I do not worry about being shot at a barbecue grill.

Compo Beach: long a place of joy, peace and safety.

Compo Beach: long a place of joy, peace and safety.

I have an excellent relationship with the Westport police. I grew up with some officers. The chief is a great guy, and a good friend. I know our cops’ jobs are complex and sometimes dangerous. Of course, I do get the usual twinge of anxiety when I see a patrol car in the rear view mirror.

I do not worry about being shot by a policeman.

I own my own home, and a car. I have savings for retirement, and health insurance. I am on the low end of the Westport income scale, but that is the high end for virtually every other community in the country. I am not in the 1%, but — in a town filled with haves and have-mores — I have everything I could possibly need or want.

I do not worry about where my next meal comes from, whether the roof over my head will disappear, or if I am one doctor’s visit away from ruin.

Most Westporters feel safe and secure in our homes. (Photo/Wendy Crowther)

Most Westporters feel safe and secure in our homes. (Photo/Wendy Crowther)

I am a minority — a gay man — but I have never been treated differently because of it. On the contrary, I am surrounded by straight men and women who affirm their support for same-sex marriage, for my right to hold any job I want, for my dignity and worth as a human being.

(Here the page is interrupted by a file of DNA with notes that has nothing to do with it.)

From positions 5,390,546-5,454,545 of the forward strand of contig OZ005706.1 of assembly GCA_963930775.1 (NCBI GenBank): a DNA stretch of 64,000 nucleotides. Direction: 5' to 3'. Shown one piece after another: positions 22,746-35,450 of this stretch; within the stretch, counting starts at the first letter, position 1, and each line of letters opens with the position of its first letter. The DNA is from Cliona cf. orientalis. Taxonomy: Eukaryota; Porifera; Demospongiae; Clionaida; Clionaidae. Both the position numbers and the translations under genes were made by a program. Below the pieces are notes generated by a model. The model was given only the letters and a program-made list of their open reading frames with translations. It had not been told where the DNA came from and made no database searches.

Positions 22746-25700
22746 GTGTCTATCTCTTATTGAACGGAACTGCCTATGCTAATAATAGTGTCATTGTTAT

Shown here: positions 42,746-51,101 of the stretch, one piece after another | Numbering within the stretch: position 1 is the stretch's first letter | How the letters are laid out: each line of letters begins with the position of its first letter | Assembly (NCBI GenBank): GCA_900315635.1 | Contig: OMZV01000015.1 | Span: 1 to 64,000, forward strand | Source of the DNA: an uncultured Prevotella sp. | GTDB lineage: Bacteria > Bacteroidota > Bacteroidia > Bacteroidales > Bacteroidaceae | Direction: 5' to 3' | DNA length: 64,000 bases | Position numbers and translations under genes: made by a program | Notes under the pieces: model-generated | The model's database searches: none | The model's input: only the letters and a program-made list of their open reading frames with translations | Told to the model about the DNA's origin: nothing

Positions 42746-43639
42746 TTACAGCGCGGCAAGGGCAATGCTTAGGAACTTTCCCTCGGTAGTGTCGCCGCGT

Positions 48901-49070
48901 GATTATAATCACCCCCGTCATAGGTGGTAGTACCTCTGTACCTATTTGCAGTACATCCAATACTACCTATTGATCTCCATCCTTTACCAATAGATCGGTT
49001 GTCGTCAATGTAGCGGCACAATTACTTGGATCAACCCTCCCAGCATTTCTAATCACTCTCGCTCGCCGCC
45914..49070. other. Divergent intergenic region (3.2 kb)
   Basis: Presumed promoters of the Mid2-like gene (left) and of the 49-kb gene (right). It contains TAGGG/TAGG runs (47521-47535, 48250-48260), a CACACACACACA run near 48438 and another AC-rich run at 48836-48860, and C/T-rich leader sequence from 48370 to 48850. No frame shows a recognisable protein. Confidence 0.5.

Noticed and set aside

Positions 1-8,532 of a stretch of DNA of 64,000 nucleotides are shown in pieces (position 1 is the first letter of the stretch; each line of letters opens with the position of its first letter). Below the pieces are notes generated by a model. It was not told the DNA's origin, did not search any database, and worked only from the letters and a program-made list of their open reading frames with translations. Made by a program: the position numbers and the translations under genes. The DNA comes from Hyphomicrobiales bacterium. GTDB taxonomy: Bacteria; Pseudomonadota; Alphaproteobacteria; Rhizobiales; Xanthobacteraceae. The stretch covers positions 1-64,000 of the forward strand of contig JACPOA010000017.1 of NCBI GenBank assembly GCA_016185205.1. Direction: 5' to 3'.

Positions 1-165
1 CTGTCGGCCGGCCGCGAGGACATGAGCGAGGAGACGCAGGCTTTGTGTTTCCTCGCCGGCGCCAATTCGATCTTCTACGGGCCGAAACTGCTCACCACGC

I do not worry about being murdered in a nightclub. And I certainly do not have to worry about issues like which bathroom I use.

Walking around town, and especially at the beach, I enjoy hearing so many different languages being spoken. I drive across the Post Road bridge on jUNe Day just to see so many different flags flying proudly. I am proud to be an American, and proud to be a global citizen of the world.

I do not worry that some people do not want me here. I do not worry that because of the way I look or dress or talk, some people will make assumptions about me. And although I worry about the consequences of a wall being built on our border, that worry is for all of us. I do not worry that I will be on the other side.